Run your finger carefully through today's Super rugby matches. Which of those games piques your interest enough to consider watching them live.

Honest answer, let the truth serum kick in. What about recording some to watch later?

Not doing it for you. An informal survey among interested sports types got more questions about who's playing than statements of spectator intent.

It's not surprising looking at the schedule - Bulls against Sharks, Sunwolves playing the Rebels, Crusaders hosting the Kings before the Reds take on the Blues starting about 10pm from Brizzy.


Super Saturday, Super bang bang. More like super damp squib.

The rugby equation seems to be expansion = dilution of interest.

The best of this weekend's round four might be the last game tomorrow when the Jaguars are in residence in Buenos Aires against the Chiefs.

It's a mid-morning kickoff which may count against a peak live audience as New Zealanders go about their Sunday activities.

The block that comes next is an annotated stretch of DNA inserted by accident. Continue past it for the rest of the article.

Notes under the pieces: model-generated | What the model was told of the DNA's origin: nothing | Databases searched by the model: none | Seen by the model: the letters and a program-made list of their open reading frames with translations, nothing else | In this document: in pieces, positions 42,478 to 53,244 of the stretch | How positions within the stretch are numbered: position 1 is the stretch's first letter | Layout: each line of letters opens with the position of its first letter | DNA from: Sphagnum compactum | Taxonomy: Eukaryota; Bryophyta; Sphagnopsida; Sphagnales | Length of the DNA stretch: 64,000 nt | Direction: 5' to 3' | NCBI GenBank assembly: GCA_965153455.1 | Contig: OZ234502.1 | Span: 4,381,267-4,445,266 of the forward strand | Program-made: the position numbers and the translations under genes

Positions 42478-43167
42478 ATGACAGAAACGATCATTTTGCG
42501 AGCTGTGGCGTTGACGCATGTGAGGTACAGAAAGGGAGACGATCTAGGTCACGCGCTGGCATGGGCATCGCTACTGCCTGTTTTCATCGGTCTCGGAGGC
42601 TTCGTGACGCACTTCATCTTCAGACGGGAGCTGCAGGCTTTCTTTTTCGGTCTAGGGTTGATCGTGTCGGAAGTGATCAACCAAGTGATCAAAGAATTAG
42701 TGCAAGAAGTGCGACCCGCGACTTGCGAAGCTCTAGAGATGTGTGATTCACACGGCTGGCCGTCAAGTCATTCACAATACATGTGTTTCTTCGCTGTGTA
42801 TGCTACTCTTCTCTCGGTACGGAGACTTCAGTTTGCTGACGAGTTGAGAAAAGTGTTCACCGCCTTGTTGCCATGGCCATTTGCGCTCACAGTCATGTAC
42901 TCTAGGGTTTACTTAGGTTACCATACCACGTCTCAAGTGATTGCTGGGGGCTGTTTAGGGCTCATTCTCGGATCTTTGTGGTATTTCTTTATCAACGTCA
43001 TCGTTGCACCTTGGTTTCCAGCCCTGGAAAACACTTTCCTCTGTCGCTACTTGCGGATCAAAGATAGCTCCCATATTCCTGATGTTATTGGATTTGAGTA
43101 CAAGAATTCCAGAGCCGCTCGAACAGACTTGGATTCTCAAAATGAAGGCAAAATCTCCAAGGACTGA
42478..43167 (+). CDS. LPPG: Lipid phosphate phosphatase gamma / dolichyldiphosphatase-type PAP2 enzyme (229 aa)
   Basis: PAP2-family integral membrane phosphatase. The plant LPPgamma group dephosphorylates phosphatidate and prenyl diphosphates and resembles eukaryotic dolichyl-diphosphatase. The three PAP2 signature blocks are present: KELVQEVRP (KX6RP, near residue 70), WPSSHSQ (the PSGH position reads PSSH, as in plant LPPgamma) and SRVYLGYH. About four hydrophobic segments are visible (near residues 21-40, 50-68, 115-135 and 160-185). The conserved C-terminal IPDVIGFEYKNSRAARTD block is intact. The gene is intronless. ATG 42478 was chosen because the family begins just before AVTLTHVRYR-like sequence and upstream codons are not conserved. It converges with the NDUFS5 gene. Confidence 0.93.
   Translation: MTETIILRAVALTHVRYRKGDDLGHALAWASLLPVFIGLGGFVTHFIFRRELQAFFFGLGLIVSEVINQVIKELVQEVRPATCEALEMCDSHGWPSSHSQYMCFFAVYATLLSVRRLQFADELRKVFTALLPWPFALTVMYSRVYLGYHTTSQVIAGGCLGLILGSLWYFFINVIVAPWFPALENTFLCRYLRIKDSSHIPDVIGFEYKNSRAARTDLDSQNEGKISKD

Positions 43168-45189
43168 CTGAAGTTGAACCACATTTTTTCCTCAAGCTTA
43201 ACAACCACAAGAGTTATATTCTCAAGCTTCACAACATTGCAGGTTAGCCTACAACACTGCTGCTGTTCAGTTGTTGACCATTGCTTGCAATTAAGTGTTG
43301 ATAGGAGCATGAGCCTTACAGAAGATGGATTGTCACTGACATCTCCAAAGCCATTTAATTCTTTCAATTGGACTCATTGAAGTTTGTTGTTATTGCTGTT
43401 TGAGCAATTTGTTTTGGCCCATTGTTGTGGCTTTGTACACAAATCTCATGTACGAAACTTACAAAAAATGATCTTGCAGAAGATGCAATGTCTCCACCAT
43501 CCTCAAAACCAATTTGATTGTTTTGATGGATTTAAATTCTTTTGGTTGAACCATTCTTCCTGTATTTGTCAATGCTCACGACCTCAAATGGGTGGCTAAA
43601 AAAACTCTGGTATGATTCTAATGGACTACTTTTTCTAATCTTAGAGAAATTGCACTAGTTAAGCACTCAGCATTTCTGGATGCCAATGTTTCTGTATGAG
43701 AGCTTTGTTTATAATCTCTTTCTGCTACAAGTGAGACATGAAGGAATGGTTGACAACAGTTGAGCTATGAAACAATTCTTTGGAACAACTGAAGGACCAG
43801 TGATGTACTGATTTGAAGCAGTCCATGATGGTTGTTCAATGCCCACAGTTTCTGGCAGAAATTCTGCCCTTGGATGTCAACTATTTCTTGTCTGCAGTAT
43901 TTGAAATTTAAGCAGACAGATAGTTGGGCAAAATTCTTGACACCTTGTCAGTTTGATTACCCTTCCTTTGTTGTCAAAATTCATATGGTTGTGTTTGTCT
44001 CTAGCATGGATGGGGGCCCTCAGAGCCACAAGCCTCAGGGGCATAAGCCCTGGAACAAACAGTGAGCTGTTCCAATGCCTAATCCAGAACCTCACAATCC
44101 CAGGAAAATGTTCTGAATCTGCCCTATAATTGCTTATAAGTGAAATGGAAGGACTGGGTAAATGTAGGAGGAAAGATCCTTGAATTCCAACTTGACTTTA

However, if the weather is a little dodgy, the family is sorted and the chores are done, it might be a handy way to work towards lunch.

But apart from the New Zealand derbies so far, the expanded series has a ho-hum feel for those who live in this country and prefer the options of watching rugby in our timeframe against decent opposition.

The Force are being castigated across the Ditch and the Reds are a basketcase of talent and coaching problems.

In South Africa the Kings are hobbling along and then there are the Sunwolves, who are sparky but don't have much connection for us to latch on to.


New Zealand Rugby boss Steve Tew made noises this week about the All Blacks setting their own schedules from 2020 unless there is a considerable shift in World Rugby thinking about itineraries and financial rewards.

Perhaps he'd like to make a bit more of a commotion about Super rugby from that date.

If the target is better quality, then organisers should arrange a condensed transtasman series involving international players from round one.

They can change the landscape, adjust the convoluted rulebook, organise the schedule, deal with the television networks and sponsors.

Why not have another change? We've had Super rugby with 12, 14, 15 and 18 teams, conferences, divisions and additional sides from Japan and Argentina.

Growth = confusion and splintered interest.

Debate on this article is now closed.